A snapshot into the uptake and utilization of potential oligosaccharide prebiotics by probiotic lactobacilli and bifidobacteria as accessed by transcriptomics, functional genomics, and recombinant protein characterization
1 Department of Systems Biology, Technical University of Denmark2 Enzyme and Protein Chemistry, Department of Systems Biology, Technical University of Denmark3 Enzyme and Protein Chemistry, Department of Biotechnology and Biomedicine, Technical University of Denmark4 unknown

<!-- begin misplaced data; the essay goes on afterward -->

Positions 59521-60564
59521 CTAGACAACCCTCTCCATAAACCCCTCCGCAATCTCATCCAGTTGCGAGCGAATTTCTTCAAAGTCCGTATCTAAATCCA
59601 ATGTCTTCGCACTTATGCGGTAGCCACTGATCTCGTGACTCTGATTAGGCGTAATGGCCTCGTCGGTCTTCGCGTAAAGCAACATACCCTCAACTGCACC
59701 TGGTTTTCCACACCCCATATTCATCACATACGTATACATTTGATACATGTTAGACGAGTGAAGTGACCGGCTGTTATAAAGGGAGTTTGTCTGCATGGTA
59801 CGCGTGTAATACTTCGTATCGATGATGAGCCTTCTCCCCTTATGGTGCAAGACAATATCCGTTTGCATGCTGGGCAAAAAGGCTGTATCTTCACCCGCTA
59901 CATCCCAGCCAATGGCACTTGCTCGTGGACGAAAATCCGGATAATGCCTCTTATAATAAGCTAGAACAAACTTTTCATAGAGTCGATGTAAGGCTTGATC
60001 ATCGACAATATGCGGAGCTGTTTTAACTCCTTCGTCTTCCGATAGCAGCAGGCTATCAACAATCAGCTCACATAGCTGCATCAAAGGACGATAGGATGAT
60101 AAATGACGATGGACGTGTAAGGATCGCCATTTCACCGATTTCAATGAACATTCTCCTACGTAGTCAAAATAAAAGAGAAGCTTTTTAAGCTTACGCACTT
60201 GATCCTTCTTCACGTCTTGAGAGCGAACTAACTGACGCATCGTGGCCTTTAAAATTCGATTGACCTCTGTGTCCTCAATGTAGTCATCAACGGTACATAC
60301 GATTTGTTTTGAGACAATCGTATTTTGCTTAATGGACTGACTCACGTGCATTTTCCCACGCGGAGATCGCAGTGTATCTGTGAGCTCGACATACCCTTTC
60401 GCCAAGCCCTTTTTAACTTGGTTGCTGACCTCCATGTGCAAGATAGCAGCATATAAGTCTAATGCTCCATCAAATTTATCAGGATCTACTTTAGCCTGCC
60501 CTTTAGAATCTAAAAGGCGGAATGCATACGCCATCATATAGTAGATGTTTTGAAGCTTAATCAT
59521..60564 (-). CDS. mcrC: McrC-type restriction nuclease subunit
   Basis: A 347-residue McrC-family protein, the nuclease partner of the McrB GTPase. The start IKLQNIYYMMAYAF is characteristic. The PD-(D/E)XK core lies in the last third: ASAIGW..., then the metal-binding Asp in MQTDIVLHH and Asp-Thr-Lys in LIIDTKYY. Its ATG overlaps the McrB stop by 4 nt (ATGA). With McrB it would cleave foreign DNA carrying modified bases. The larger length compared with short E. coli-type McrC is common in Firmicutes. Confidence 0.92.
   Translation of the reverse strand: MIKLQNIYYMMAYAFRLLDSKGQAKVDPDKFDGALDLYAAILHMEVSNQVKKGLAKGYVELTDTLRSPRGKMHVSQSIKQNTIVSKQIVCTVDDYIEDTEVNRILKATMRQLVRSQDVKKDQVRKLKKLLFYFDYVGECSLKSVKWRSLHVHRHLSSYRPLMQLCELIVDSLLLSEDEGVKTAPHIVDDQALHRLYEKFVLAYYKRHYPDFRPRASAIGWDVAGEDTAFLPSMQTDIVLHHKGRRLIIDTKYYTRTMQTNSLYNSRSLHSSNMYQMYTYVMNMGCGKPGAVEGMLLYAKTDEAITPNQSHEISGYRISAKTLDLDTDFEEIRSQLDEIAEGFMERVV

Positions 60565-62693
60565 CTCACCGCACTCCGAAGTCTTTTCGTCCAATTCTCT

Microorganisms that when administered in sufficient amounts exert a beneficial effect to the host are defined as probiotics. The positive clinical effects of probiotics, mainly belonging to the Bifidobacterium and Lactobacillus genera in treatments of irritated bowel disorders, gut infections and lifestyle diseases are currently well documented. Selective utilization, of primarily non-digestible carbohydrates, termed prebiotics, by probiotics has been identified as an attribute of probiotic action, however the molecular mechanisms of prebiotics utilization and in particular the specificities of carbohydrate transporters and glycoside hydrolases that confer this remain largely unknown, limiting a robust understanding for the basis of selective utilization of known prebiotics and the discovery and documentation of novel prebiotics. The aim of this Ph.D. thesis was to identify the genes involved with uptake and catabolism of potential prebiotics by the probiotics Lactobacillus acidophilus NCFM and Bifidobacterium animalis subsp. lactis Bl-04 as model organisms, using DNA whole genome microarrays and by in silico pathway re-construction to identify key genes for further functional analysis by gene deletions and recombinant protein characterization. Transcriptional analysis was used to measure the global gene expression, in both bacteria, grown on glucose and various prebiotics and potential prebiotics covering diverse types of glycoside linkages and compositions: ß-galacto-oligosaccharides, cellobiose, gentiobiose, isomaltose, panose, raffinose, stachyose and selected strain-specific potential prebiotics – L. acidophilus NCFM: barley ß-glucan hydrolysate, lactitol, isomaltulose and polydextrose, while for B. lactis Bl-04: maltotriose, melibiose, xylobiose and xylo-oligosaccharides were used. The differential transcriptional analysis of L. acidophilus NCFM revealed upregulation of genes encoding phosphoenolpyruvate-dependent sugar phosphotransferase systems mainly associated with disaccharide uptake, galactoside pentose hexuronide permease and ATP-binding cassette transporters were upregulated by dominantly oligosaccharides. Glycoside hydrolases from families 1, 2, 4, 13, 32, 36, 42, and 65 were found associated with the various transporters for carbohydrate catabolism. The differential transcriptional analysis of B. lactis Bl-04 identified carbohydrate transporters of the major facilitator superfamily and galactoside pentose hexuronide permeases for disaccharide uptake and ATP-binding cassette transporters mainly for uptake of oligosaccharides. These transporters were found in gene clusters with glycoside hydrolases from families 1, 2, 13, 36, 42, 43 and 77. Based on gene landscape analysis and the transcriptional findings, reconstruction of utilization pathways were done in silico. Hereafter the role of essential gene products in uptake of ß-galacto-oligosaccharides putatively facilitated by a galactoside pentose hexuronide permease and the involvement of an ATP-binding cassette transporter and an a-galactosidase for uptake of raffinose family oligosaccharides and catabolism, respectively, were confirmed by gene deletion mutants in L. acidophilus NCFM. The B. lactis Bl-04 homologous protein of the L. acidophilus NCFM raffinose specific solute binding protein displayed dual substrate specificity for raffinose family oligosaccharides and isomalto-oligosaccharides. The binding affinities (KD) to a set of a-1,6 glycosides representing both classes of ligands were in the µM range, notably lower than typical values for oligosaccharide binding to solute binding proteins. The binding was enthalpically dominated and the lower affinity owed to a large unfavorable binding entropy suggestive of a high plasticity of the ligand binding site needed to accommodate different ligands varying in size, and monosaccharide composition, but recognizing a core structure comprising an a-D-(1,6)-linked galactose or its glucose C4 epimer. Biochemical characterization of the recombinant protein validated the broad substrate specificity, however the binding affinity was 100–1000 fold lower for the preferred substrates panose and raffinose, than seen for mono-specific carbohydrate transporters previously described although any biological implication of the weaken affinities is yet to be investigated. In conclusion, differential transcriptomics revealed the global regulated gene response of L. acidophilus NCFM and B. lactis Bl-04 to potential prebiotic carbohydrates from which novel specificities for carbohydrate transporters and glycoside hydrolases were identified and validated through functional characterization. The work adds to the understanding of how probiotic bacteria can selective utilize prebiotics and how novel prebiotics can be discovered.